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Hockey to Promote Spending Cuts in Australia as Response to Swan Budget

Australia needs to spend less, save more and support small businesses to get back into surplus, opposition treasury spokesman Joe Hockey may say in his response today to Prime Minister Kevin Rudd’s budget.

Hockey makes his address to the National Press Club at 12:30 p.m. in Canberra after Treasurer Wayne Swan announced the budget on May 11. Hockey will reveal the Liberal-National coalition’s plans to support small businesses, the Australian newspaper reported today without saying where it got the information.

“Rudd promised to be an economic conservative and he has been spending without restraint,” Liberal lawmaker Paul Fletcher told Sky News today.

Swan projected a return to surplus three years ahead of forecast in 2012-13 as a result of a recovering economy and a revenue boost from a new 40 percent tax on resource company profits. The budget, described by Hockey as a “shameless con,” also retained a 2 percent cap on spending growth until the surplus reaches 1 percent of gross domestic product.

“Every worker deserves maximum security when it comes to their jobs,” Rudd told Australian Broadcasting Corp. radio today. “That’s why the Australian government intervened in the global financial crisis with a massive investment in stimulus to keep the wheels of the economy turning.”

The Liberal-National coalition, tied with Rudd’s Labor party in the polls in the lead-up to an election that must be held by April, says the A$42 billion ($36 million) stimulus package handed out in 2009 pushed the central bank to a world- beating round of interest rate rises, adding about A$300 a month to the cost of an average A$300,000 mortgage. The government says it staved off recession.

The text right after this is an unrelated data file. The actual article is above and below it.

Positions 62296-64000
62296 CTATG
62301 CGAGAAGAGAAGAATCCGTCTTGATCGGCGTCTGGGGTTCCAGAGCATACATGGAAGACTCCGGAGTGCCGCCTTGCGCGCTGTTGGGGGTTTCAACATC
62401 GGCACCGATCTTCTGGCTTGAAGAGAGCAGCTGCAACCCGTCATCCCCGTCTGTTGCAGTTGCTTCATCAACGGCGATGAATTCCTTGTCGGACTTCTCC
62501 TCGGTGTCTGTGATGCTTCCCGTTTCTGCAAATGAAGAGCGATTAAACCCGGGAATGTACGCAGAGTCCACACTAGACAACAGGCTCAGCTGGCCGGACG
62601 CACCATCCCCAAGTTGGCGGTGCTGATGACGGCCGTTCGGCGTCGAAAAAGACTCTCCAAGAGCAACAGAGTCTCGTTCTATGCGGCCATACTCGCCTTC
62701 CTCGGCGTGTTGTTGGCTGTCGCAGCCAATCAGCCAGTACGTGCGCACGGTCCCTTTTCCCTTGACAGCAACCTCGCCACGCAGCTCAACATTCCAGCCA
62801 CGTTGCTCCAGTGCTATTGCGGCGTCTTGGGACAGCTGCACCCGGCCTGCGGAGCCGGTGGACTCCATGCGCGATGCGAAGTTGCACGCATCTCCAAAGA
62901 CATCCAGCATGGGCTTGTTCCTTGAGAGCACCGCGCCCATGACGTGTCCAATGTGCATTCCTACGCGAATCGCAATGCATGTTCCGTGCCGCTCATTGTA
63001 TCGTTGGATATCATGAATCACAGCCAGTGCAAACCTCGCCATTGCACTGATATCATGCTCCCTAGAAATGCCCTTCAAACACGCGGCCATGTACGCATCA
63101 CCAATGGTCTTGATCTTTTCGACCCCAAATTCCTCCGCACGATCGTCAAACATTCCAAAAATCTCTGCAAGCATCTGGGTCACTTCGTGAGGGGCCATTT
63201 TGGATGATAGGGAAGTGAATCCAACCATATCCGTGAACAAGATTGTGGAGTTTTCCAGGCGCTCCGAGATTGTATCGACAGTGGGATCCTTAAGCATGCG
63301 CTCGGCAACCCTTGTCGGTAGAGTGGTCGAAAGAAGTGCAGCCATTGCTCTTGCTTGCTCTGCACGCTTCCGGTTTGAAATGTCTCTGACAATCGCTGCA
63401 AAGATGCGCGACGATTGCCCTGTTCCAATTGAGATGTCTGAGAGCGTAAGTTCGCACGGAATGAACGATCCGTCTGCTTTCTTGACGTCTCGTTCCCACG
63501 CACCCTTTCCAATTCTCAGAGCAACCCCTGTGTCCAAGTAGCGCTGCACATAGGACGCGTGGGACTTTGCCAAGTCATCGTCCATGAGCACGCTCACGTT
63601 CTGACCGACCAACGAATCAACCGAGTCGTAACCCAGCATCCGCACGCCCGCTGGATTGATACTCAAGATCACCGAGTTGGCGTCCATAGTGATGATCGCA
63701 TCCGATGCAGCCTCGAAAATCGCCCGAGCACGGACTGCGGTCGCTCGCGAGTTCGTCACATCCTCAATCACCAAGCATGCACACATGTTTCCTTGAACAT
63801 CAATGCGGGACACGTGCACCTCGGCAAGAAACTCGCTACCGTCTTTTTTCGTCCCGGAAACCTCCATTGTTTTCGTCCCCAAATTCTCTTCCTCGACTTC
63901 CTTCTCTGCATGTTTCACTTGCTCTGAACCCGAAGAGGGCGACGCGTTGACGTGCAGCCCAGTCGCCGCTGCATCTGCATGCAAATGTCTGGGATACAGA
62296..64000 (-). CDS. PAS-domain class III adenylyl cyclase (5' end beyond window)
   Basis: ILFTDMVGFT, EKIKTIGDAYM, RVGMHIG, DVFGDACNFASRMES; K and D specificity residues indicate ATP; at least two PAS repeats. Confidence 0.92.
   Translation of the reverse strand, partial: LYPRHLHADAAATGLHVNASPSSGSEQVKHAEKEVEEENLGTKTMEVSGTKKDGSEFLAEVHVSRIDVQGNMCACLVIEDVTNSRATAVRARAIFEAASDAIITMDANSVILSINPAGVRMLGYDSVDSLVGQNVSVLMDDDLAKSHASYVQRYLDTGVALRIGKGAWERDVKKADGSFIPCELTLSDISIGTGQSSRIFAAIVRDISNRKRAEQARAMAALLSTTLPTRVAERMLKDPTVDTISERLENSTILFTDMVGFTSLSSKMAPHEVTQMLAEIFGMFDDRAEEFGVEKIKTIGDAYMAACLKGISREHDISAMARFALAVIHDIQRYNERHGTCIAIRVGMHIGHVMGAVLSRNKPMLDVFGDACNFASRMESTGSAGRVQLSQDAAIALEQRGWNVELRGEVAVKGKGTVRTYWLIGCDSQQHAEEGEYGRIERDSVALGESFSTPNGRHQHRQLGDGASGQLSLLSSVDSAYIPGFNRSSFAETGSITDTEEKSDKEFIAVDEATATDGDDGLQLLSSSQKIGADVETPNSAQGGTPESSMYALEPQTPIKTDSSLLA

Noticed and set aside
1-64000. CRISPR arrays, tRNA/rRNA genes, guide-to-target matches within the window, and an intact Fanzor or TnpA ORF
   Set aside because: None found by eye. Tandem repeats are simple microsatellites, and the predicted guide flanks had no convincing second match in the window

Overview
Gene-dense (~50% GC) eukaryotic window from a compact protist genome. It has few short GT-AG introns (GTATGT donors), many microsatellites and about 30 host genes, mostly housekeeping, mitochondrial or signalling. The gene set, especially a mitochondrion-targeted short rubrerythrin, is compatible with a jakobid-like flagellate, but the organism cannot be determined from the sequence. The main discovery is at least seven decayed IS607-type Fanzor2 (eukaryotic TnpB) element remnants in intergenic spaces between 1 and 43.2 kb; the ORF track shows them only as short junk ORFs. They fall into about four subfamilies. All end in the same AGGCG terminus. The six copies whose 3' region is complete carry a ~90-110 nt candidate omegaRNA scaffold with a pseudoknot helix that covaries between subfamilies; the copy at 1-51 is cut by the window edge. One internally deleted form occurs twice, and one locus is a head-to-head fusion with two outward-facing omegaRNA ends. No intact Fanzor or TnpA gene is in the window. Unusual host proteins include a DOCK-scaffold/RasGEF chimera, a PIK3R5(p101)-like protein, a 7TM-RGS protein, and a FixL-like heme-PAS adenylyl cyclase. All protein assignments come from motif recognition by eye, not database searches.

Cuts Planned

The coalition has pledged to cut jobs for government bureaucrats, scrap a planned A$43 billion high-speed fiber Internet network and won’t introduce a resources tax if elected.

Swan expects to raise A$12 billion in the first two years of the resource tax scheduled to take effect from 2012, a move that has been criticized by miners such as BHP Billiton Ltd., the largest mining company, and Rio Tinto Group.

The tax plan is “insane,” opposition leader Tony Abbott told a petroleum conference in Brisbane today. Rudd’s government failed to hold any “serious consultation” with the industry about its plan, he said.

Labor and the coalition are tied at 50-50 after a drop in Rudd’s approval rating, according to a Newspoll telephone survey of 1,159 people taken between May 14 and 16 and published in the Australian newspaper on May 16. Rudd would lose an election called now, according to a Herald/Nielsen poll on May 10.

To contact the reporter on this story: Marion Rae in Canberra at mrae3@bloomberg.net

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